Health and weight


"… that diet worked really well for me and I would’ve been able to keep it up had I had the chef to make the meals and the personal trainer to keep me training."
Young people we spoke to understood that diets don’t always help with weight loss in the long term because eating patterns are only temporarily changed so only give temporary results. Some young people spoke of how they have dieted and managed to lose some weight only to put it back again when they returned to their old eating habits. Several others thought young people shouldn’t diet because they might not understand the possible negative effects of low calorie diets on their bodies. They described their weight when dieting as ‘yo-yoing’ up and down. A few said they also experienced feeling ill, dizziness, lack of energy, temporary insomnia (inability to sleep) and even emotional effects when dieting.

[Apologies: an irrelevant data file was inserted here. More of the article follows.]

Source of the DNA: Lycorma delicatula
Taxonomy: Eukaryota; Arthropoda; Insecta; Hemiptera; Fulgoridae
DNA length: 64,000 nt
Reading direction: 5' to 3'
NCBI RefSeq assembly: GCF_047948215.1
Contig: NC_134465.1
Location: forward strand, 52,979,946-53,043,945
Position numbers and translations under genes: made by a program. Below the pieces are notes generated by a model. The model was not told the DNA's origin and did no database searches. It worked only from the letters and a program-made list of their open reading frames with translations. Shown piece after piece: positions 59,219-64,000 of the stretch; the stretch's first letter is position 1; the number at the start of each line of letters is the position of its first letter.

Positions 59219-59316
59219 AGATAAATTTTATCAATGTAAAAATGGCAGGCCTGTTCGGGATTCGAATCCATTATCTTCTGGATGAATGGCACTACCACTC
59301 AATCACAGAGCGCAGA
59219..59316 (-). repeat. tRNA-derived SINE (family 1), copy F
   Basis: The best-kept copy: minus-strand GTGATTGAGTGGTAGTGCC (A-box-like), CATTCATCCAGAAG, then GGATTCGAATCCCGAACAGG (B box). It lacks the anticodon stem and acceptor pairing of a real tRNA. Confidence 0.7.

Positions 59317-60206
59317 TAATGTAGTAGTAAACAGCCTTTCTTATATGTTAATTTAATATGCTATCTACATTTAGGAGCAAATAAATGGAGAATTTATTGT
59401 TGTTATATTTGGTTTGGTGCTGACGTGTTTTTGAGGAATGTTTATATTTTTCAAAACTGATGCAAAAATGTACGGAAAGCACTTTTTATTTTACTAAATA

Some of the short-term eating patterns young people tried in order to lose weight included:

• Cutting down on carbohydrates or them cutting out entirely 
• Eating only fruit and vegetables 
• Having only soup or only seafood

Young people identified a number of reasons for diets not working:

• Lack of will power or motivation
• Dieting for the wrong reasons (e.g. trying to drop excess weight to please others)
• Health concerns from parents
• Lack of exercise
Those who attended said that weight loss programmes had helped them understand how to eat healthily. Replacing certain food items like chocolate or cakes with commercial slimming products had helped some but others thought they were too expensive or doubted their nutritional value (see Healthy eating).
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Last reviewed July 2017.


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